60 Seconds With… Martin Leuw

Chair of the board

5 min read

Martin Leuw is Founder of Growth4Good, which invests in highly-scalable digital businesses that have demonstrable social impact. He is also Chairman of Latimer Group and Non-executive Chairman of Leathwaite. He was previously Group Chief Executive of IRIS Software and Chairman of Clearswift — an international cybersecurity business.

What changes would you make to UK boardrooms to make boards more effective?

I’ve been a board director for 25 years in private companies and boards have changed a lot. Boards used to feel more like the Spanish inquisition, or University Challenge, with the executive leaving feeling exhausted, hoping they’d passed the test.

We need our boards to focus much more on strategy, reminding people of what the big picture is — what I call ‘the outrageous ambition’ — and then focusing on the execution of strategy. It’s crucial the execs get value out of a board meeting.

Boards often have too much information and they’re not very good at distilling that information into what it really means, and what action needs to be taken. I like to see a graphical dashboard, similar to if you were flying a plane, to make sure the most important things are kept on track and you don’t get lost in the detail. A good chairman knows the difference between air pockets and a tailspin!

What was your toughest experience as a CEO in a boardroom?

We had a software release in spring 2005 that went very badly wrong. It was quite a crisis for us. Our payroll software, which was provided to 30,000 businesses, had a glitch. It was the worst timing being the month end and the payroll year-end.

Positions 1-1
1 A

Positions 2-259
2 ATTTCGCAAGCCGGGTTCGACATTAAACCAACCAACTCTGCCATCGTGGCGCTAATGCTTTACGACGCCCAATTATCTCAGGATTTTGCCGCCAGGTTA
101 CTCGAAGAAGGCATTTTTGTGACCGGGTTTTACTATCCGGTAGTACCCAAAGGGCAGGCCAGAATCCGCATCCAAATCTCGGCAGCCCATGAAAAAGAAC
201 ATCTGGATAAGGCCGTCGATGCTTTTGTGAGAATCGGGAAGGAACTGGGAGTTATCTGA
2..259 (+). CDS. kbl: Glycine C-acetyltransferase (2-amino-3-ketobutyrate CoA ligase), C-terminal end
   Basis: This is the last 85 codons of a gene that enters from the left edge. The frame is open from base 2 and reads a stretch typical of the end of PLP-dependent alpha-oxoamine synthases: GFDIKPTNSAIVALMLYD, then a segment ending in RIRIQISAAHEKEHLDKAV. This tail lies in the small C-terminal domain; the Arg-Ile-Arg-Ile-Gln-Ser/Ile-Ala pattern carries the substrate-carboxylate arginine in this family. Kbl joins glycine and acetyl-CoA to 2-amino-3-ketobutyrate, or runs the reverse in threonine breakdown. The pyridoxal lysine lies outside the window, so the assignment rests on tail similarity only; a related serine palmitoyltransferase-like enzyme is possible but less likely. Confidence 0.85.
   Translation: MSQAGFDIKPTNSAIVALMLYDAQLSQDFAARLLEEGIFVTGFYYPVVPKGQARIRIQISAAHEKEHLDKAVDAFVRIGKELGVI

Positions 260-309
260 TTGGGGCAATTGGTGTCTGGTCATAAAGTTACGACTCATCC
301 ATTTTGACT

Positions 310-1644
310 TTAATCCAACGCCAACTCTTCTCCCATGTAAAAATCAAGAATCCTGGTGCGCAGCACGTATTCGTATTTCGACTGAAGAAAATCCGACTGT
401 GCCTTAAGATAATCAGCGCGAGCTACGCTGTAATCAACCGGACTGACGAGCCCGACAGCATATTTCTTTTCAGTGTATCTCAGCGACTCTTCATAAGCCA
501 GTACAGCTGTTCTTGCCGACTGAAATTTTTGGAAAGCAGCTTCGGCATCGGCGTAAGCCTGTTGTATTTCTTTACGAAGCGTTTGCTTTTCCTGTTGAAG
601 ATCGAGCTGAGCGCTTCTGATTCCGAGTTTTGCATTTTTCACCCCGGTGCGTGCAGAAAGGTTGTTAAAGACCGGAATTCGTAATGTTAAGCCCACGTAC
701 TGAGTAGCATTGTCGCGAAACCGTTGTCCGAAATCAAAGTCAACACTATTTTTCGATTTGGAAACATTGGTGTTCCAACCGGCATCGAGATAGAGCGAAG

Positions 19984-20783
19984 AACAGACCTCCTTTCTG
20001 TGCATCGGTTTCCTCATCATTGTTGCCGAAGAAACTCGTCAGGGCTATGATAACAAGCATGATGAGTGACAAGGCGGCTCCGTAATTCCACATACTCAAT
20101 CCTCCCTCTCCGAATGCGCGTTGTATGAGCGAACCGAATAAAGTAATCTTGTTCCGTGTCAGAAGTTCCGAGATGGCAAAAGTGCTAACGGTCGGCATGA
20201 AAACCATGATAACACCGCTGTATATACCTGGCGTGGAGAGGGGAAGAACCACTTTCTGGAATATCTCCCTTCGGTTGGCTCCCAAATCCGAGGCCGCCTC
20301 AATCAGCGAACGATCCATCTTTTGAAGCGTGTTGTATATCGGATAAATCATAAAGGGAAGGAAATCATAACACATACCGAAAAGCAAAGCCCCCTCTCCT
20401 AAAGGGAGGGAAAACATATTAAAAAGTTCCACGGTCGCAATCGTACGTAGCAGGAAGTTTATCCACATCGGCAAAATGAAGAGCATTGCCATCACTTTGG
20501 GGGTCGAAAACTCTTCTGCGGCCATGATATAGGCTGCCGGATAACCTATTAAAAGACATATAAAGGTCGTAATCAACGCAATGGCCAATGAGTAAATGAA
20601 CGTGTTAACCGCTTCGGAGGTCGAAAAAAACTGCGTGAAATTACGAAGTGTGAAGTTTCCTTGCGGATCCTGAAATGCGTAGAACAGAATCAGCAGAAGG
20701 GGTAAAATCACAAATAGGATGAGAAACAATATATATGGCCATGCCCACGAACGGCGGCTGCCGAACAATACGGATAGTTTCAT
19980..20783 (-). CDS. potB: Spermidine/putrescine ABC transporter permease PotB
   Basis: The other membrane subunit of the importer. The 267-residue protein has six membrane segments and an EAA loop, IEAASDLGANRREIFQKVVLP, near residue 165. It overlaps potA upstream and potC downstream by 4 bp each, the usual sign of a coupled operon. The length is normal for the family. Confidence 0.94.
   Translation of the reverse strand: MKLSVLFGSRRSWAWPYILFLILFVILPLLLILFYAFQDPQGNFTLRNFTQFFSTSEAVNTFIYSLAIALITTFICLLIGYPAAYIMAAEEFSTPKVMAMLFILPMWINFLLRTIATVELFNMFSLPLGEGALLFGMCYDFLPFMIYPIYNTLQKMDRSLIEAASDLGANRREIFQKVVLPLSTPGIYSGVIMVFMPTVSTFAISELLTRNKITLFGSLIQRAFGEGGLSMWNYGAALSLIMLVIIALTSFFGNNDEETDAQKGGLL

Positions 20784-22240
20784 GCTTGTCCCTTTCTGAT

That was tough. It crept up on us. I knew there were some issues but nobody told me how serious they were until we got to a point of meltdown. I had to sit in the boardroom and explain how it happened and what we were doing about it. That was probably the most painful experience because as CEO I was responsible, and it was an early example of a social media backlash.

After that, I put in place a red/amber/green ‘risk radar’. I wanted the people who reported to me to tell me each month if there were any issues they were dealing with that — however minor they seemed — could be a major problem. It’s what I call an Eeyore approach. If I’m Tigger and I think the sun shines all of the time, I need us all to be Eeyore and point out the little black rain cloud on the horizon that might become a storm.

And what was your proudest achievement in a board meeting?

Very early on at IRIS I realised the importance of enabling every employee to become a shareholder. When I joined we had a team of 100, of which 30 or so were shareholders. By 2004 we had grown to over 200 people and I wanted to ensure every single employee had the opportunity to invest.

I was told by my private equity investors that this was not normal. But I just had this feeling that if all of the employees were aligned and felt like owners it would help us be even more successful. We eventually had 900 employee shareholders and it proved to be very successful. It’s something I’ve done wherever I can ever since.

What’s the key to a successful business?